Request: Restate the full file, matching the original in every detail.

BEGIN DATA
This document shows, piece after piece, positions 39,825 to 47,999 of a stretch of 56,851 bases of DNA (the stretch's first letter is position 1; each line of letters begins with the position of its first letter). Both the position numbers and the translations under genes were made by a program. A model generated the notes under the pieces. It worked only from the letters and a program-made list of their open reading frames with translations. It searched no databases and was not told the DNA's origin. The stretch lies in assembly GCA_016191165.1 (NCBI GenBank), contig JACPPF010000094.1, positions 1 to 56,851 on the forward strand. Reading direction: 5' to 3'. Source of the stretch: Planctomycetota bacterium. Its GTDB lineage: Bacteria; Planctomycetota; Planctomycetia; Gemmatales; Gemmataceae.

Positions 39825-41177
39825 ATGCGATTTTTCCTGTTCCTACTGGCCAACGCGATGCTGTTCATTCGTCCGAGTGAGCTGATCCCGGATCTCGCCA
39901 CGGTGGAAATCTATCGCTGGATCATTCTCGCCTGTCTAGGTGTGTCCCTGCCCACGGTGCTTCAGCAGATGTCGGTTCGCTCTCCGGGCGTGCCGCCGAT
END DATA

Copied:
This document shows, piece after piece, positions 39,825 to 47,999 of a stretch of 56,851 bases of DNA (the stretch's first letter is position 1; each line of letters begins with the position of its first letter). Both the position numbers and the translations under genes were made by a program. A model generated the notes under the pieces. It worked only from the letters and a program-made list of their open reading frames with translations. It searched no databases and was not told the DNA's origin. The stretch lies in assembly GCA_016191165.1 (NCBI GenBank), contig JACPPF010000094.1, positions 1 to 56,851 on the forward strand. Reading direction: 5' to 3'. Source of the stretch: Planctomycetota bacterium. Its GTDB lineage: Bacteria; Planctomycetota; Planctomycetia; Gemmatales; Gemmataceae.

Positions 39825-41177
39825 ATGCGATTTTTCCTGTTCCTACTGGCCAACGCGATGCTGTTCATTCGTCCGAGTGAGCTGATCCCGGATCTCGCCA
39901 CGGTGGAAATCTATCGCTGGATCATTCTCGCCTGTCTAGGTGTGTCCCTGCCCACGGTGCTTCAGCAGATGTCGGTTCGCTCTCCGGGCGTGCCGCCGAT